LGBTQ Entertainment Critics name Nathan Lane its Timeless Star of 2022/2023
GALECA: The Society of LGBTQ Entertainment Critics, consisting of over 400 journalists covering film, TV and Broadway/Off-Broadway, has named Nathan Lane its Timeless Star for 2022/23. Created for an entertainer “whose exemplary career is marked by character, wisdom and wit,” the career achievement honor has previously gone to Rita Moreno, Sir Ian McKellen, Jane Fonda, Lily Tomlin, Leslie Jordan, John Waters, George Takei, Meryl Streep, Harvey Fierstein, Betty White, Catherine O’Hara, Cloris Leachman and Dame Angela Lansbury.
“Nathan Lane is an icon of stage and screen, a master of both drama and comedy, and GALECA is proud to recognize him for an undeniable career as one of the great forces in entertainment,” said GALECA President Diane Anderson-Minshall. “The rare talent who is appreciated across multiple generations and genre fans, Nathan is beloved for showing more than a hint of color in modern-day film classics like The Birdcage, taking on daunting Broadway roles like true-life figure Roy Cohn in 2018’s revival of Tony Kushner’s Angels in America, and helping make Hulu’s mystery-comedy Only Murders in the Building so binge-worthy.”
Said Lane in a statement via his publicist: “My great thanks to the members of GALECA for this lovely honor. I assume being a Timeless Star means my career has stood the test of time, and not that I don’t wear a watch—because I’m actually very punctual, an important part of being a professional. Seriously, thanks so much for thinking of me, and much love.”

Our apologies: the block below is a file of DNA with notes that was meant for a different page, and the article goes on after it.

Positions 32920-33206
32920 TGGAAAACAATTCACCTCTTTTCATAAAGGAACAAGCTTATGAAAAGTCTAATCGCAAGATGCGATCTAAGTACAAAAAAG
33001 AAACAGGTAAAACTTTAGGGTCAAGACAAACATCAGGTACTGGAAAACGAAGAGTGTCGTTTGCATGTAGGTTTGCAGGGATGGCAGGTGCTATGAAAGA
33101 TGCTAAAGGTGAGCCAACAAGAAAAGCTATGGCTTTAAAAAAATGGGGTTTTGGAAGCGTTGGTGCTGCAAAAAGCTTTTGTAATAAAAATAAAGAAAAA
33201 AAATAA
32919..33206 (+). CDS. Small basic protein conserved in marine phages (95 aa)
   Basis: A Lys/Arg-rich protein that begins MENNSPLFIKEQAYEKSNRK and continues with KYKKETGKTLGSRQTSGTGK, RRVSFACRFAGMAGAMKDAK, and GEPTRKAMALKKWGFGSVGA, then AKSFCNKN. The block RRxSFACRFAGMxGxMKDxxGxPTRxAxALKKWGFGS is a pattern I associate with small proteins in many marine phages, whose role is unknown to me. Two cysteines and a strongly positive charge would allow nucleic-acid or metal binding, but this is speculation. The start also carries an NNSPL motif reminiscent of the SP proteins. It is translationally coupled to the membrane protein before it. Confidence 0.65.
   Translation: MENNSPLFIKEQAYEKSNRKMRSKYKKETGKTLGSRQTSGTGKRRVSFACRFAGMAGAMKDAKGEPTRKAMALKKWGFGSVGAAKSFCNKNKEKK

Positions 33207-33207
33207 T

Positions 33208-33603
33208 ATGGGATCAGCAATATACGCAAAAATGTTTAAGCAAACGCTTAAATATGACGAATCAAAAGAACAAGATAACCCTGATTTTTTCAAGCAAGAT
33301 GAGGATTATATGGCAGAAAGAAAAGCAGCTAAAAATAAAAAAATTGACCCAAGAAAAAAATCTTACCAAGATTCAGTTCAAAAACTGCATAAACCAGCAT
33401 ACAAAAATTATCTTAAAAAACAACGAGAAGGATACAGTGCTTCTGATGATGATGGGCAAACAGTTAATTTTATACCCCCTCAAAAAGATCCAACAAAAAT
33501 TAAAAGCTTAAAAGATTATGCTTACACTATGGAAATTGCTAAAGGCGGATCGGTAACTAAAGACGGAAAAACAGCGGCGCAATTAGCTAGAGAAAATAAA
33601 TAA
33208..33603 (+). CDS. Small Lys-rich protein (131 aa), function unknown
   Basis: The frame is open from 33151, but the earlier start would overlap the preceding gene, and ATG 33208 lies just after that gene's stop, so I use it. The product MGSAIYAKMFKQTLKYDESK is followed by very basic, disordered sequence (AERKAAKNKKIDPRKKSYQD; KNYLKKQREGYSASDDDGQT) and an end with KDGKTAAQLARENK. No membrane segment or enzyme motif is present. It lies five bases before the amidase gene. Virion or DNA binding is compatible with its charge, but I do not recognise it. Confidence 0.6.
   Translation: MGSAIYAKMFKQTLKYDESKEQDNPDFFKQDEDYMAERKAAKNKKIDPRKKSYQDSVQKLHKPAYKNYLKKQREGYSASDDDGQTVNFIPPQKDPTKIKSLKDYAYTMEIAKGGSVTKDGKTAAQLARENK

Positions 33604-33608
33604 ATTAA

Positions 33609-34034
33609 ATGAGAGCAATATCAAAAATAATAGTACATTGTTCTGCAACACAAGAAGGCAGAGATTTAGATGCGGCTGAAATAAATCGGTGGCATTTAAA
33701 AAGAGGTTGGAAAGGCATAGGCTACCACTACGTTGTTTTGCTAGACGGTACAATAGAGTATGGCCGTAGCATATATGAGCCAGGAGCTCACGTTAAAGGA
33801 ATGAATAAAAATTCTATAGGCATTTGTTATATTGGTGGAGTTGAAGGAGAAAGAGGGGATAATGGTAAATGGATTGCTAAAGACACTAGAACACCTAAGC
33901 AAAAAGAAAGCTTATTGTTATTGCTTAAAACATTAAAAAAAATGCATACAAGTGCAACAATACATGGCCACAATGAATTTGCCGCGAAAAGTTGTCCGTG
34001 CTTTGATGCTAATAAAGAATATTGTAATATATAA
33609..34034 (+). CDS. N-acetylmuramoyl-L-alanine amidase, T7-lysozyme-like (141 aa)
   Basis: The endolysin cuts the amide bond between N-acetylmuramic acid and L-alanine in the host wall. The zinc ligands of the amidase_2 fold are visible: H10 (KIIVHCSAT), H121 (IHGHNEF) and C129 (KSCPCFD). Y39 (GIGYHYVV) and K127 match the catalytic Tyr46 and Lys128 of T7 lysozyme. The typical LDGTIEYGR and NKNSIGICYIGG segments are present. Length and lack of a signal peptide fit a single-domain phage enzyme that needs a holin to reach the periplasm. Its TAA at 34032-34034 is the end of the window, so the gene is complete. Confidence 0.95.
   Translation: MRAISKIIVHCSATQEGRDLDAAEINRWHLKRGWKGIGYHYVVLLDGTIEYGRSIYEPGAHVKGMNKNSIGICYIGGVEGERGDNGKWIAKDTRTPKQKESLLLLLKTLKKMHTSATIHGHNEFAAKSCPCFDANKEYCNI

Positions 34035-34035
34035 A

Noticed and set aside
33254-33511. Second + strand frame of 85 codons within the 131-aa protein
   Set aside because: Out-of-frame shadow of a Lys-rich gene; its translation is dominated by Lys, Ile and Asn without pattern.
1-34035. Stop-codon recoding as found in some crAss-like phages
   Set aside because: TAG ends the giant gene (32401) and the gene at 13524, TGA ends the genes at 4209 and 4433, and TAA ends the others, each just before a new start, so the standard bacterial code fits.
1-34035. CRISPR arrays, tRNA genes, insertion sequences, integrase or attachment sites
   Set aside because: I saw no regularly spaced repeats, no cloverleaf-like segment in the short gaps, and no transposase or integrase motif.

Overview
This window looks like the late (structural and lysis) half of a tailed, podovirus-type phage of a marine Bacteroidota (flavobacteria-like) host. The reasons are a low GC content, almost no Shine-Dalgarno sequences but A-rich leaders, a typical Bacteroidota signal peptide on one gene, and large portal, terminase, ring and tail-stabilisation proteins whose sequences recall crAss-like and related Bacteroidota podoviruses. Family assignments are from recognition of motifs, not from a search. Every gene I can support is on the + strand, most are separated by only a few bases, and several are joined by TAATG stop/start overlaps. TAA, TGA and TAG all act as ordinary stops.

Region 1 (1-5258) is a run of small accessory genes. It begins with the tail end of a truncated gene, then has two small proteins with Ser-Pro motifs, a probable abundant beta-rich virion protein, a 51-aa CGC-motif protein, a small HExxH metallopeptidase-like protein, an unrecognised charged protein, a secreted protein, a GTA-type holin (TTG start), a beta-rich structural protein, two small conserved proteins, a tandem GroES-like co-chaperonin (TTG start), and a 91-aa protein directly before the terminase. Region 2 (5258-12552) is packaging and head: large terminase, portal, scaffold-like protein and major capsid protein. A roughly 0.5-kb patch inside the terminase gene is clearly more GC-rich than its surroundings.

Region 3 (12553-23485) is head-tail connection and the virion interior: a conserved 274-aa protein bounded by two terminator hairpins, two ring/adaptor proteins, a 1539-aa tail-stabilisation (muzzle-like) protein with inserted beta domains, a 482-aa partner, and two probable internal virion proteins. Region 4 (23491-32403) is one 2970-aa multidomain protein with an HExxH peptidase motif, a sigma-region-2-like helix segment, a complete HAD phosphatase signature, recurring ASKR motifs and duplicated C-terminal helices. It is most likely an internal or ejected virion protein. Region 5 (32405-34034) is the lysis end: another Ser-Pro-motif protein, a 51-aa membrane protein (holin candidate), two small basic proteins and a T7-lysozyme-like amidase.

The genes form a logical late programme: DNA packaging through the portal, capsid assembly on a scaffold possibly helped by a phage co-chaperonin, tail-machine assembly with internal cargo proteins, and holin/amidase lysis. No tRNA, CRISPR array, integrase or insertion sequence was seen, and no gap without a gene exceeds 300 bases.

Lane—who in the early 2000s also starred in The Producers, which holds the record for most Tony wins for a Broadway musical—is now earning raves for his 25th Broadway role, as a stubborn patriarch in the family relationship dramedy Pictures from Home. Current and upcoming film screen roles include Beau is Afraid alongside Joaquin Phoenix, the out-there original musical F—-ing Identical Twins with Bowen Yang and Megan Thee Stallion, and the animated Spellbound.
Via their Dorian Awards, GALECA: The Society of LGBTQ Entertainment Critics members have voted on their favorites in film and television, mainstream to LGBTQ+, since 2009. The organization will begin honoring New York stage productions as well with the inaugural Dorian Theater Awards, with winners announced June 1.
Critics and entertainment journalists in the organization on why the star is so timeless:
Mey Rude, Out magazine and The Advocate: From the first time I heard Nathan Lane’s unmistakable voice in The Lion King as one half of the first same-sex couple I ever saw on screen, I was drawn to his one-of-a-kind presence. Now, in the thirty years since, he’s done nothing but become a bigger legend in my eyes. Nathan Lane is a brilliant actor in that he could play any role, but no one but Nathan Lane could play Nathan Lane.
Cameron Scheetz, Queerty: Nathan Lane is one of those talents that’s almost too easy to take for granted, simply because he’s always been there, putting in the work. Many of us grew up with him in our lives, whether on stage or screen (or as the voice of a resourceful meerkat), and even if we weren’t aware of it at the time, he showed us it was possible to be accepted, respected, and loved, simply by being ourselves.